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Finding Primary Sources in Humanities and Social Sciences

For additional assistance, Ask a Librarian.

Finding Primary Sources

Primary sources can be difficult to find. Most databases do not have an option that allows for direct searching on primary sources. They are often interspersed in books or disorganized in large collections of materials. These guides will help you find primary sources.

For assistance in the Sciences, please see our Primary and Secondary Sources in the Sciences Guide.

Contents

Introduction - What are primary sources?

In the humanities (subjects such as art, English and philosophy) and the social sciences (subjects such as anthropology, history, political science, sociology), primary sources are generally defined as material produced at the time of an event, or by a person being studied. Examples of primary sources are:

  • personal and professional correspondence
  • professional papers
  • diaries
  • memoirs
  • manuscripts
  • constitutions, treaties, pacts and other political documents
  • photographs
  • works of art and literature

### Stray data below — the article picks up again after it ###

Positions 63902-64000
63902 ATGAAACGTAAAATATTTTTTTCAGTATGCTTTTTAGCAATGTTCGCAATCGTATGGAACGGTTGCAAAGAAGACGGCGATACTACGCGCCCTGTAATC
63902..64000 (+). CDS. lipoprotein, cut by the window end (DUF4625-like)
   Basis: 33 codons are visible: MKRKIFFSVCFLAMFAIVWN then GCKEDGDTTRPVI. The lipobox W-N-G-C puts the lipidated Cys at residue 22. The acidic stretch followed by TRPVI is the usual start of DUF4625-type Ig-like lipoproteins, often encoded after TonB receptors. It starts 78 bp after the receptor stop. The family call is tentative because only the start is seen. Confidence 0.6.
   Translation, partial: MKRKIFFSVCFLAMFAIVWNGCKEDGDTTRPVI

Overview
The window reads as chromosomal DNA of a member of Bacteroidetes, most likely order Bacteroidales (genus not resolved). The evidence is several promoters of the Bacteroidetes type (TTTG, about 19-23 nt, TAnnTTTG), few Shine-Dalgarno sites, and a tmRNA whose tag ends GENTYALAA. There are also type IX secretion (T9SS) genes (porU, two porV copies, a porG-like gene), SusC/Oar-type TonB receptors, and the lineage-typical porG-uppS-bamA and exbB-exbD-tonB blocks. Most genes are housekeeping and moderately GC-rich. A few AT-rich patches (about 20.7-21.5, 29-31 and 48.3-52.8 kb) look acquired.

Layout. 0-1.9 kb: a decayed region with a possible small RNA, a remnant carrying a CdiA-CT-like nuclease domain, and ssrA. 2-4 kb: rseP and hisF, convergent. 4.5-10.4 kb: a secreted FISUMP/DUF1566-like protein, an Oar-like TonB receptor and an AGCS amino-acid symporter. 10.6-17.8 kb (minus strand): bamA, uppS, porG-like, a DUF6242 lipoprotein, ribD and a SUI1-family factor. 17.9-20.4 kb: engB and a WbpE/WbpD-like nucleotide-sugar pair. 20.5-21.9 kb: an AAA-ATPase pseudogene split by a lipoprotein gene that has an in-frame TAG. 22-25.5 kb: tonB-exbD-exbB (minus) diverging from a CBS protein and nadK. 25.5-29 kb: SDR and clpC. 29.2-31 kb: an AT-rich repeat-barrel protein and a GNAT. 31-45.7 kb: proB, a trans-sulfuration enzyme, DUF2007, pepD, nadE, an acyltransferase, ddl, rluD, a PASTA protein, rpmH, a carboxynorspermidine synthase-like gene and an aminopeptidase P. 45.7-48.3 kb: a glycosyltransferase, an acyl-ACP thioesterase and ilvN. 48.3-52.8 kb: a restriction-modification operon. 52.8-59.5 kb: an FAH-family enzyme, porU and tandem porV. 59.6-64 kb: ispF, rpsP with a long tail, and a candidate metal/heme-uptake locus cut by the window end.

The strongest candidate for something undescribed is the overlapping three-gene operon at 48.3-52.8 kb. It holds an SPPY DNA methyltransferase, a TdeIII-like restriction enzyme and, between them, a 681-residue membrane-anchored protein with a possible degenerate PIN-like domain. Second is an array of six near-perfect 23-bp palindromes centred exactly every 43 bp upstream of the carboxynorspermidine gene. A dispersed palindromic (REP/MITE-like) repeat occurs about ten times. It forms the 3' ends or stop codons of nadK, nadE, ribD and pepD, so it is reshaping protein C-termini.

• artifacts and other objects
  • letters
  • speeches
  • autobiographies
  • oral histories
  • interviews

Depending on when they were written, newspapers and magazine/journal articles may also be considered primary sources. For example, a New York Times article written in 1865 may be considered a primary document when one is studying the U.S. Civil War.

Finding Primary Sources Relating to an Individual

Politicians, authors, artists, composers, activists, and other famous (and sometimes not-so-famous) individuals often have their correspondence, professional papers, diaries, memoirs, manuscripts, and other writings collected in books. The easiest way to find these documents is to search the library catalog for the person as an author. To do this: